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Meet Islington’s volunteer of the year: Bereavement counsellor Chatelle Jeram

PUBLISHED: 11:24 09 November 2016

Chatelle Jeram, Voluntary Action Islington volunteer of the year 2016, with Mayor of Islington Cllr Kat Fletcher

Chatelle Jeram, Voluntary Action Islington volunteer of the year 2016, with Mayor of Islington Cllr Kat Fletcher

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Chatelle Jeram was crowned ‘volunteer of the year’ at Voluntary Action Islington’s annual awards. Her expertise? Death. Pascale Hughes reports.

Talking about death doesn’t come easy to most people. But for Chatelle Jeram, a counsellor at Islington Bereavement Service, it’s a topic to be embraced.

“There’s such stigma around death,” she says. “People don’t want to think about it. But accepting it as a part of life is incredibly important for our own well-being. A ‘full life’ has to include death.”

Her willingness to start conversations most people scramble to avoid is why she won “volunteer of the year” at Voluntary Action Islington’s annual awards last Wednesday.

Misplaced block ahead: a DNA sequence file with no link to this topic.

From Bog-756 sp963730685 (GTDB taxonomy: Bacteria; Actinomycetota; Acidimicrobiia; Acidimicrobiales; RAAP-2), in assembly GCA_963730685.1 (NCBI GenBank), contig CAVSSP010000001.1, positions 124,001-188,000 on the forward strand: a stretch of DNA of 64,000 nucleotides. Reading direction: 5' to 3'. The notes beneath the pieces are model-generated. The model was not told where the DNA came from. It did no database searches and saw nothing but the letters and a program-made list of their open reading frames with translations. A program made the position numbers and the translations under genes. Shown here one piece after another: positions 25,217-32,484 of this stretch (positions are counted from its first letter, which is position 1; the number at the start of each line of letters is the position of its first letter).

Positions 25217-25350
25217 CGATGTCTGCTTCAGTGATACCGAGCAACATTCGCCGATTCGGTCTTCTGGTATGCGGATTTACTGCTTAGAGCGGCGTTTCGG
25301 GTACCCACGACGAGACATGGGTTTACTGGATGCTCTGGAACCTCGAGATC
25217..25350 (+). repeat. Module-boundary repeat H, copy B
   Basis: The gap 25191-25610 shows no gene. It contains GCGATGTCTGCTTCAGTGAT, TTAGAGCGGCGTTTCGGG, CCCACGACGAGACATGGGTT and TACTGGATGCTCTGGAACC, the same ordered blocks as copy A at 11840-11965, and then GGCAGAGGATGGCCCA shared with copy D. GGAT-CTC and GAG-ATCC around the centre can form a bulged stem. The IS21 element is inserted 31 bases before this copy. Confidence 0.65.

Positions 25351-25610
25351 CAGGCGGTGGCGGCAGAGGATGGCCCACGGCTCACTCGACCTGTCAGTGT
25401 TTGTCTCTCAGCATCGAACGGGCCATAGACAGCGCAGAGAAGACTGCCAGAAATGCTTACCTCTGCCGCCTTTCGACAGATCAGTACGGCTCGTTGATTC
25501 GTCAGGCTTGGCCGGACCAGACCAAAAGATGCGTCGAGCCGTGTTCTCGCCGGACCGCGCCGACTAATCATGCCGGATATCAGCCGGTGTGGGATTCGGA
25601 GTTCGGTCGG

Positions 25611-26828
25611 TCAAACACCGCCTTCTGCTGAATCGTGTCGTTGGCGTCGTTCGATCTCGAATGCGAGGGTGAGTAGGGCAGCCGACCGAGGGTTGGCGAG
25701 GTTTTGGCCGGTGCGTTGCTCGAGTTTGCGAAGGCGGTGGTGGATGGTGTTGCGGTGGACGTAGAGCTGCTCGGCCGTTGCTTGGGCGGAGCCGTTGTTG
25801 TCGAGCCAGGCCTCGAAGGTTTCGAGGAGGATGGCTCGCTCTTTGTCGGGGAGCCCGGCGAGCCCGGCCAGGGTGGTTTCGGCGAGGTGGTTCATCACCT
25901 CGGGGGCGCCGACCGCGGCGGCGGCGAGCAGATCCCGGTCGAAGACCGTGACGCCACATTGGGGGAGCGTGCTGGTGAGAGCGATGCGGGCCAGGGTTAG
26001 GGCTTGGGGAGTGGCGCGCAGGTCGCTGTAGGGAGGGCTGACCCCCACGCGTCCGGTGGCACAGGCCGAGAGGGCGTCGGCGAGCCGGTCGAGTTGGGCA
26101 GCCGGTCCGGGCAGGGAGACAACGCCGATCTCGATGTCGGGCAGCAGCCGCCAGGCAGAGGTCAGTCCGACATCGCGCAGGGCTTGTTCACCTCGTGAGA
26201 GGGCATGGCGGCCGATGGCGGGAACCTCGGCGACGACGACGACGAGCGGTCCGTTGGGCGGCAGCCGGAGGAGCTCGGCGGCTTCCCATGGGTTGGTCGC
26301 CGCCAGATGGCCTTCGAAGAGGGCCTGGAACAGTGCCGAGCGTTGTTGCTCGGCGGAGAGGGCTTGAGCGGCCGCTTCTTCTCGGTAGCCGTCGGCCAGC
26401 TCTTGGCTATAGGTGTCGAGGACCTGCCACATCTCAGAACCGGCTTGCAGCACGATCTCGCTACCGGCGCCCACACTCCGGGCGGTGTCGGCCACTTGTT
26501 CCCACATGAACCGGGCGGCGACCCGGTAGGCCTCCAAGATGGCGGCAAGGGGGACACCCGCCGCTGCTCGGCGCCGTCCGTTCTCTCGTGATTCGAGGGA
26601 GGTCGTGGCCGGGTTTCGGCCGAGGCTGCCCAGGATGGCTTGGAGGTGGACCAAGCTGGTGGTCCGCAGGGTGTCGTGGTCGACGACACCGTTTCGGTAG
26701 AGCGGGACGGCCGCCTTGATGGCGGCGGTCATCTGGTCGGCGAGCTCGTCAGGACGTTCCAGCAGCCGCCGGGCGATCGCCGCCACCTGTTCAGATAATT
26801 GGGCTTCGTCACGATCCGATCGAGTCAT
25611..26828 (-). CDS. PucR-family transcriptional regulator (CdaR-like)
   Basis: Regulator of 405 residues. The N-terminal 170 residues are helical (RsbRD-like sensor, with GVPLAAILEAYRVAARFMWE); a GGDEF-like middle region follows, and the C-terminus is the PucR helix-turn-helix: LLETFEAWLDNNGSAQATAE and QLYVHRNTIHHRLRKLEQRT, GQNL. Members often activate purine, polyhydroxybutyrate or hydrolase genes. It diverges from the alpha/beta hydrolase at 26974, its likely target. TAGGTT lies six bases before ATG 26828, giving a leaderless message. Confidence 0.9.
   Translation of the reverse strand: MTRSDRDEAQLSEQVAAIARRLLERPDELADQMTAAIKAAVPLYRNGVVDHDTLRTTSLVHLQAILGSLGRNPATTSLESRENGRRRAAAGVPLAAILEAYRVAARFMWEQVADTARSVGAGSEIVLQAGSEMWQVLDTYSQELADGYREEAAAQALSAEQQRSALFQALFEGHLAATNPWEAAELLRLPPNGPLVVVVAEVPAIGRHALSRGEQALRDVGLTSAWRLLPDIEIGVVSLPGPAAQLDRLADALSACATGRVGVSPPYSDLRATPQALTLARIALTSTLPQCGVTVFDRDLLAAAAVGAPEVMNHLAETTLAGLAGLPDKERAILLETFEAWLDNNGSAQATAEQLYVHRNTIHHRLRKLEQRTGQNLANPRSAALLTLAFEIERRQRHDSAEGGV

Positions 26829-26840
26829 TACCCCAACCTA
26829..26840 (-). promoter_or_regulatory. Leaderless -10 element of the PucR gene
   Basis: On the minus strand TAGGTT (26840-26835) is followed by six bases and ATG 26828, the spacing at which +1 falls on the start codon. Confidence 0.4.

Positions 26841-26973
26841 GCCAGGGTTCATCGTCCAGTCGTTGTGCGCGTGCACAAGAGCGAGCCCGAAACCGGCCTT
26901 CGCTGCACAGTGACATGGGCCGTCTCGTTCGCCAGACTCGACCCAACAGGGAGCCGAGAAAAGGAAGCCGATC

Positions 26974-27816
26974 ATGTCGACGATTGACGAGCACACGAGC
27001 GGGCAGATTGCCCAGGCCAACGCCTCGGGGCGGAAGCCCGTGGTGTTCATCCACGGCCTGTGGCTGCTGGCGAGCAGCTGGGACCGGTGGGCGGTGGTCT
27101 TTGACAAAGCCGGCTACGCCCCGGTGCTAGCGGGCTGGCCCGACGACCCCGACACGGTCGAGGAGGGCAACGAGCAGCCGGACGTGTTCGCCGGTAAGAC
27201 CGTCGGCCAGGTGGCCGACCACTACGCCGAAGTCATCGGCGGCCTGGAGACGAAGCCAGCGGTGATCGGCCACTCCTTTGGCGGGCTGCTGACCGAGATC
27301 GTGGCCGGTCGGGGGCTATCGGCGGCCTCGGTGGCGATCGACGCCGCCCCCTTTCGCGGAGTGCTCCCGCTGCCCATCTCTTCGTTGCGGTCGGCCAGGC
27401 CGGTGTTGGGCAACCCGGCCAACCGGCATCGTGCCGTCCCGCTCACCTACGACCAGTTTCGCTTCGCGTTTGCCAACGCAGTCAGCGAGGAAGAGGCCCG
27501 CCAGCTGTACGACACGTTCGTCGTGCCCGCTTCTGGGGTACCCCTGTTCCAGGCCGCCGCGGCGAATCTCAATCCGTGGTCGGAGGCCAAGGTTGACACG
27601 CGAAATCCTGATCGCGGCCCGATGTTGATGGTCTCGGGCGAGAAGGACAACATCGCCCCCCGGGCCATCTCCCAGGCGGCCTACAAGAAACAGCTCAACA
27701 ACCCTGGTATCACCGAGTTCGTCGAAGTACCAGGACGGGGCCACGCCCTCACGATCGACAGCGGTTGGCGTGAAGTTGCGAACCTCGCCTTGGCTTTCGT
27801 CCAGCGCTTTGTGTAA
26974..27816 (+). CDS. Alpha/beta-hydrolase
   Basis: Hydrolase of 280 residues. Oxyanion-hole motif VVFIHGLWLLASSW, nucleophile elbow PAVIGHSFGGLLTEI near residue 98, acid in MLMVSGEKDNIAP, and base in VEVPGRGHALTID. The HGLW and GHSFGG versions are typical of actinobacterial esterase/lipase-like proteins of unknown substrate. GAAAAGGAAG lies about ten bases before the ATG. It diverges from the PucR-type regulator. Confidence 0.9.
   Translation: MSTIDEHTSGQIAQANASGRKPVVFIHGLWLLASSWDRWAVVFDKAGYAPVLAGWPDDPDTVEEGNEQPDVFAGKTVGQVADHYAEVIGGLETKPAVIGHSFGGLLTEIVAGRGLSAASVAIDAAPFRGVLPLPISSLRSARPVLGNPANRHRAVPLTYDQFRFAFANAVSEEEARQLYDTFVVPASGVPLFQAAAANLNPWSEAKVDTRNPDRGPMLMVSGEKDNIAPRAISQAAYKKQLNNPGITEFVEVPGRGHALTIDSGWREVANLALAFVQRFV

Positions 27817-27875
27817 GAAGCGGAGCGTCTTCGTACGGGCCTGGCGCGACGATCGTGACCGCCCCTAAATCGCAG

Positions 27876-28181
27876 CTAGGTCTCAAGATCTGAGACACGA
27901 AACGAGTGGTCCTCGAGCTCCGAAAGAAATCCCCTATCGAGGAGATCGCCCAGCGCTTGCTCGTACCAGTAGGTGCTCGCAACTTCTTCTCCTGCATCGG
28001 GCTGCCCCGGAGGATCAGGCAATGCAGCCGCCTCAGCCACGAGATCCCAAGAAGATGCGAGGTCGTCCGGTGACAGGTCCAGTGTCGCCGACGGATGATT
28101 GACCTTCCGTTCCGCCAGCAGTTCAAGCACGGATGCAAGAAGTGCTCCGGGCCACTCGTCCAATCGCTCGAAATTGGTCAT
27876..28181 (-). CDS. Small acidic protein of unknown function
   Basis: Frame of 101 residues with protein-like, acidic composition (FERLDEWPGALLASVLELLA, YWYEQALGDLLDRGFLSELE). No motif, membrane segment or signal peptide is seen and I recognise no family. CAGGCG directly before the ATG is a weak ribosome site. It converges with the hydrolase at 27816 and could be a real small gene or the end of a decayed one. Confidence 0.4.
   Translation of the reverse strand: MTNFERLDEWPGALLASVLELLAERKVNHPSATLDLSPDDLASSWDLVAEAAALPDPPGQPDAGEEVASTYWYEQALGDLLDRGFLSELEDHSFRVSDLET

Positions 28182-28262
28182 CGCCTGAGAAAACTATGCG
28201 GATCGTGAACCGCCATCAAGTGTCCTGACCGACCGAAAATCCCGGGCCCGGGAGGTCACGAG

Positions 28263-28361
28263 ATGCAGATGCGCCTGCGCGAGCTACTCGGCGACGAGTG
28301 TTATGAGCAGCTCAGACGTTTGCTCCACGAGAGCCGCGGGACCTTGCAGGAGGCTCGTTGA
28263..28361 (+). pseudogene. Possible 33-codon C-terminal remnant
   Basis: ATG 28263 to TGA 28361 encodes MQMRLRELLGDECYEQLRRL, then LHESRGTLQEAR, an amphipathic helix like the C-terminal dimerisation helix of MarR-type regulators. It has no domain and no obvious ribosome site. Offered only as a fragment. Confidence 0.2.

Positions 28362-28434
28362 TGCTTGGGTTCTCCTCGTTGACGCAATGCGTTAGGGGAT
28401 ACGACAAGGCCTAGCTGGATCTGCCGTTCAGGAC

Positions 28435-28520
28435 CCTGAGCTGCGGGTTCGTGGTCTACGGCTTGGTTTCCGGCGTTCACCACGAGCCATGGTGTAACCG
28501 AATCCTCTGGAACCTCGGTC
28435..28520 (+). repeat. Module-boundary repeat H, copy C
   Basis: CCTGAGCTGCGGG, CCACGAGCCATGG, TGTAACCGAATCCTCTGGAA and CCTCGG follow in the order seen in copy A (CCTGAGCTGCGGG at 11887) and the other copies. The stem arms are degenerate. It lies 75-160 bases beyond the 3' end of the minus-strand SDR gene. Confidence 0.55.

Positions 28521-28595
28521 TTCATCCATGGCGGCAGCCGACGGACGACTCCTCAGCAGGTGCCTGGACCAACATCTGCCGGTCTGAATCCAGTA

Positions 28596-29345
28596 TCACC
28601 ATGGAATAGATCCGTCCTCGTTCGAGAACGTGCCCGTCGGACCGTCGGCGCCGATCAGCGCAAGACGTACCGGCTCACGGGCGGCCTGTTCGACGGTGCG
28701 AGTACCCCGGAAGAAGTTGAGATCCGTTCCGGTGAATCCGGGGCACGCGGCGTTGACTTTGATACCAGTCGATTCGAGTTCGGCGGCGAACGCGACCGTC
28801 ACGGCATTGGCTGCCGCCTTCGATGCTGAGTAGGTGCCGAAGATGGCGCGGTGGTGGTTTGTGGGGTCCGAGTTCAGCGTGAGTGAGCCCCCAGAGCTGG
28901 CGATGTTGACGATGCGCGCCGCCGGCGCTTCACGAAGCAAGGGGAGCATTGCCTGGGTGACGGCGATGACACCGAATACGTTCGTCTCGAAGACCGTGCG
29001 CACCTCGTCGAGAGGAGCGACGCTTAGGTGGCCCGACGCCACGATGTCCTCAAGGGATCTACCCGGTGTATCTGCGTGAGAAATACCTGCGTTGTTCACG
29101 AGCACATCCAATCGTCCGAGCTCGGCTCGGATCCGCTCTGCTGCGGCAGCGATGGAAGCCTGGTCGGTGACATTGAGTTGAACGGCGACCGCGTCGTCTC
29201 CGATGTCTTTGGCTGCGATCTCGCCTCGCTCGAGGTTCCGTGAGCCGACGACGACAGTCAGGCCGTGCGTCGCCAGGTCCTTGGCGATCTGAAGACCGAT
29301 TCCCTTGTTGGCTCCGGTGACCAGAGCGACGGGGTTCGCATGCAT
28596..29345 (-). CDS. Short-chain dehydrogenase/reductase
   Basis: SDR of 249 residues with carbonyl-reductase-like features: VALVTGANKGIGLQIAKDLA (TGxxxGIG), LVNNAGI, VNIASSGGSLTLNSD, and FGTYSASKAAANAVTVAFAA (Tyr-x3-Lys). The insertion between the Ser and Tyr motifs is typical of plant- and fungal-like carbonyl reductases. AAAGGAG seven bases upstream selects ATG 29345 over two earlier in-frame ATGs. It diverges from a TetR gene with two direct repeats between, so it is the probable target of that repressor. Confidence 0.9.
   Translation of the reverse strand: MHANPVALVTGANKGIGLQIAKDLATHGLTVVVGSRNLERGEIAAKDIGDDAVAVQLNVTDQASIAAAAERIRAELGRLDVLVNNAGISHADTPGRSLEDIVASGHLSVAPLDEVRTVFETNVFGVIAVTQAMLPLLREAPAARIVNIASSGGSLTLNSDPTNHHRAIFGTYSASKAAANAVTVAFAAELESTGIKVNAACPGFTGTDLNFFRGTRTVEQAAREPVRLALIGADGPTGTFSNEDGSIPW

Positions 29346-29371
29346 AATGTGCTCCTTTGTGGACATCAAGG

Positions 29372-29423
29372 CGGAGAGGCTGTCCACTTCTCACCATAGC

Each week, Chatelle spends a few hours with someone grieving in Islington.

Earlier this year, she helped a 50-year-woman, in despair after her mother’s death, emerge from depression. Together, they sorted through her mother’s possessions, and Chatelle turned something the woman had been dreading and delaying into a celebration of her mother’s life.

“I don’t know what I would have done without Chatelle,” she said.

A couple of days a week, she works for the Migrants Resource Centre, where she teaches refugees and asylum seekers the computer skills they need to find work. She also works as a meditation teacher.

It’s a long way – literally and metaphorically – from where she was six years ago. Chatelle was working for a large consulting company in Auckland, New Zealand.

“There was a sudden moment,” she says, “a stirring in my side. I realised: ‘This isn’t what I want to be doing, or should be doing.’ I made a decision to make my life about making a difference and helping others.”

It took her to India and Nepal, spending five years teaching in schools, opening a learning centre and developing mindfulness and meditation techniques – which she now uses to help people in Islington. She moved to Hackney last year with her husband.

Soon afterwards, she started working for the bereavement service, run by St Joseph’s Hospice.

As Mayor of Islington Cllr Kat Fletcher said at last week’s award ceremony: “Even though Chatelle has only been a volunteer for around a year, she has made a great impact, truly illustrating what a volunteer can do.”


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